274 0.13394
33.0
28.7 0.010728 0.08807 0.08122
1955 28.7
234 0.12265
36.7
35.4 0.001897 0.05933 0.05844
1956 35.4
272 0.13015
28.7
31.3 0.009504 0.22772 0.20969 1 EXST7025 78
79
80 The Schaefer Model Geaghan Page 3 PROC REG;
TITLE2 'Schaeffer model using Schaeffer''s version of change in CPUE';
MODEL SCHAE = CPUE CPUE2 CATCH / NOINT;
RUN; Analysis of Catch and Effort data for Pacific Halibut
Schaeffer model using Schaeffer's version of change in CPUE 2 Model: MODEL1
NOTE: No intercept in model. Rsquare is redefined.
Dependent Variable: SCHAE
Analysis of Variance
Source
DF Sum of
Squares Mean
Square Model
Error
U Total 0.00036
0.00190
0.00226 0.00012
0.00005 3
40
43 Root MSE
Dep Mean
C.V. 0.00689
0.00021
3281.87928 Parameter Estimates
Parameter
Variable DF
Estimate
CPUE
1
0.413310
CPUE2
1
1.801222
CATCH
1
0.000721 81
82
83 F Value Prob>F 2.500 0.0733 Rsquare
Adj Rsq 0.1579
0.0947 Standard
Error
0.15547588
0.74785726
0.00026744 T for H0:
Parameter=0
2.658
2.409
2.695 Prob > T
0.0112
0.0207
0.0102 PROC REG;
TITLE2 'Schaeffer model using Schnute''s version of change in CPUE';
MODEL SCHNU = CPUE EFFORT;
RUN; Analysis of Catch and Effort data for Pacific Halibut
Schaeffer model using Schnute's version of change in CPUE 3 Model: MODEL1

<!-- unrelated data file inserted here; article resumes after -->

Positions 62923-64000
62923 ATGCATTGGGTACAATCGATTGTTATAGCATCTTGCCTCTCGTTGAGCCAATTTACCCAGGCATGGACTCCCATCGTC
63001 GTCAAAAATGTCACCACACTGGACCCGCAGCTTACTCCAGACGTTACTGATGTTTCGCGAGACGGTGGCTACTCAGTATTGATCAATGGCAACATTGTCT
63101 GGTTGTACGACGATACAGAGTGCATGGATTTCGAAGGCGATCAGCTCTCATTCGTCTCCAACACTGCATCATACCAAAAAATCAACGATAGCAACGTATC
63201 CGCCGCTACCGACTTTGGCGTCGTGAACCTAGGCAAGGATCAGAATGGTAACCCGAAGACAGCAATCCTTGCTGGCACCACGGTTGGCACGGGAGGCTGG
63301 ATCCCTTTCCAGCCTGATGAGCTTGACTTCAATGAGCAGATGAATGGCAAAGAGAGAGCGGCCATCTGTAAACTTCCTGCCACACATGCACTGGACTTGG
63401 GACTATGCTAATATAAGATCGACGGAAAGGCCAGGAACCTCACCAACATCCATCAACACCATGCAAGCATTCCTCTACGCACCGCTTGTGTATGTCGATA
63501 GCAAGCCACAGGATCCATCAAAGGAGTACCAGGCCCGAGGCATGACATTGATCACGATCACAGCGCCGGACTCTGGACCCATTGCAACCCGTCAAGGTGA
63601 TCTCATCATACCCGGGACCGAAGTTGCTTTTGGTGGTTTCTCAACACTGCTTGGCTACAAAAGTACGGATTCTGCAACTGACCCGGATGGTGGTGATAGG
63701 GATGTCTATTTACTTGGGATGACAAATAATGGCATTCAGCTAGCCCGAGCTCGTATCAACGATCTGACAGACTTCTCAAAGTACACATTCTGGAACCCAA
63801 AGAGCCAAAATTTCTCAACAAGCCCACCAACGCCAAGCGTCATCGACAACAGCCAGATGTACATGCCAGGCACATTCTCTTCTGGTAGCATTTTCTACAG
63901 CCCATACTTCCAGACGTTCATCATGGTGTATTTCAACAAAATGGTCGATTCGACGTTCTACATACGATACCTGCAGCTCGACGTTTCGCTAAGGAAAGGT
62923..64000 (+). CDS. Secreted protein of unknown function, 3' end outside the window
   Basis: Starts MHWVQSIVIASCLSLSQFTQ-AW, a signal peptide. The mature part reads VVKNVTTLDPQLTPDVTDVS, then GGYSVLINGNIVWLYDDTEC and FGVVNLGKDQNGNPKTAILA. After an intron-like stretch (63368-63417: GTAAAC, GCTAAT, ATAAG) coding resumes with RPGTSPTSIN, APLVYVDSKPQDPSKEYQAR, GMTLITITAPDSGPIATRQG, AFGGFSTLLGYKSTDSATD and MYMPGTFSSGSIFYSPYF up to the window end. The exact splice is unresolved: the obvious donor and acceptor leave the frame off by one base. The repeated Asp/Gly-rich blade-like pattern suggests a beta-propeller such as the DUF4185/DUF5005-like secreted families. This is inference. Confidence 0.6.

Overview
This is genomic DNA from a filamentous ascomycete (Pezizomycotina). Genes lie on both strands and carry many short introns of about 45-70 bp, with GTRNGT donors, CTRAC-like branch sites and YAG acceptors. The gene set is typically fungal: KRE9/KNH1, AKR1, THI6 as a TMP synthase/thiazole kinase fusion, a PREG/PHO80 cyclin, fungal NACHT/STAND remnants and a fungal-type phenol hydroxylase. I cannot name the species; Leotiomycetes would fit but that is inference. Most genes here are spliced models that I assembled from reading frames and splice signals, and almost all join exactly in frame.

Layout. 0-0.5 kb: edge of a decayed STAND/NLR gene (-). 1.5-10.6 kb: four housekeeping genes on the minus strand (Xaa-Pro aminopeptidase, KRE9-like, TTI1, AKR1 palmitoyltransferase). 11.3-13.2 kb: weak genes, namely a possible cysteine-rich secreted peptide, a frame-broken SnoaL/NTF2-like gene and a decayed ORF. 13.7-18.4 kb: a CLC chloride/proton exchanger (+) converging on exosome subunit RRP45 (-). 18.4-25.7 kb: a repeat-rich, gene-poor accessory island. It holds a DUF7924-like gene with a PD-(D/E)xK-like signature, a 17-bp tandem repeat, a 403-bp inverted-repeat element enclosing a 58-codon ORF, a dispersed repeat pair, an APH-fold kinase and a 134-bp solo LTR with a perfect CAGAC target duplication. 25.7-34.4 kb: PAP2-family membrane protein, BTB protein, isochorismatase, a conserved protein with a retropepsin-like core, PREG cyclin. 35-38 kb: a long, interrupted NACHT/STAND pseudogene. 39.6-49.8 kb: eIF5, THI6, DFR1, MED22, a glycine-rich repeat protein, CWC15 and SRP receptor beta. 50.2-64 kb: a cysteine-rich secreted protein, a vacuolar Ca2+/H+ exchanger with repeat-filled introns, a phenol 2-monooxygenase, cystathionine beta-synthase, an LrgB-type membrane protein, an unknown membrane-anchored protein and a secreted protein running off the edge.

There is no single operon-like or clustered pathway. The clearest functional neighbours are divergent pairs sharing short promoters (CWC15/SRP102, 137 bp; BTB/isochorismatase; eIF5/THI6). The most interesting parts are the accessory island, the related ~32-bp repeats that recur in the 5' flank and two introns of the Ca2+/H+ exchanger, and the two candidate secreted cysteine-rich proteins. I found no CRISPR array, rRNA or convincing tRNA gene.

Dependent Variable: SCHNU
Analysis of Variance
Source
DF
Model
2
Error
41
C Total
43
Root MSE
Dep Mean
C.V. Sum of
Squares
0.05797
0.54948
0.60745 0.11577
0.00484
2391.83386 Parameter Estimates
Parameter
Variable DF
Estimate
INTERCEP
1
0.331461
CPUE
1
2.075164
EFFORT
1
0.000443 Mean
Square
0.02899
0.01340 F Value
2.163 Rsquare
Adj Rsq 0.0954
0.0513 Standard
Error
0.18985752
1.00985201
0.00030563 T for H0:
Parameter=0
1.746
2.055
1.448 Prob>F
0.1279 Prob > T
0.0883
0.0463
0.1552 EXST7025 84
85
86 The Schaefer Model Geaghan Page 4 PROC REG;
TITLE2 'Schaeffer model using Marchesseault''s version of change in CPUE';
MODEL MARCH = CPUE EFFORT;
RUN; Analysis of Catch and Effort data for Pacific Halibut
Schaeffer model using Marchesseault's version of change in CPUE 4 Model: MODEL1
Dependent Variable: MARCH
Analysis of Variance
Source
DF Sum of
Squares Mean
Square Model
Error
C Total 0.06047
0.54278
0.60326 0.03024
0.01357 2
40
42 Root MSE
Dep Mean
C.V. 0.11649
0.00374
3115.13569 Parameter Estimates
Parameter
Variable DF
Estimate
INTERCEP
1
0.412076
CPUE
1
2.487629
EFFORT
1
0.000552 87
88
89 F Value Prob>F 2.228 0.1209 Rsquare
Adj Rsq 0.1002
0.0553 Standard
Error
0.22113203
1.19483292
0.00034969 T for H0:
Parameter=0
1.863
2.082
1.580 Prob > T
0.0697
0.0438
0.1220 PROC REG;
TITLE2 'Equilibrium version of the Schaeffer model';
MODEL CATCH = EFFORT EFFORT2 / NOINT; RUN; Analysis of Catch and Effort data for Pacific Halibut
Equilibrium version of the Schaeffer model 5 Model: MODEL1
NOTE: No intercept in model. Rsquare is redefined.
Dependent Variable: CATCH
Analysis of Variance
Source
DF
Model
Error
U Total
Root MSE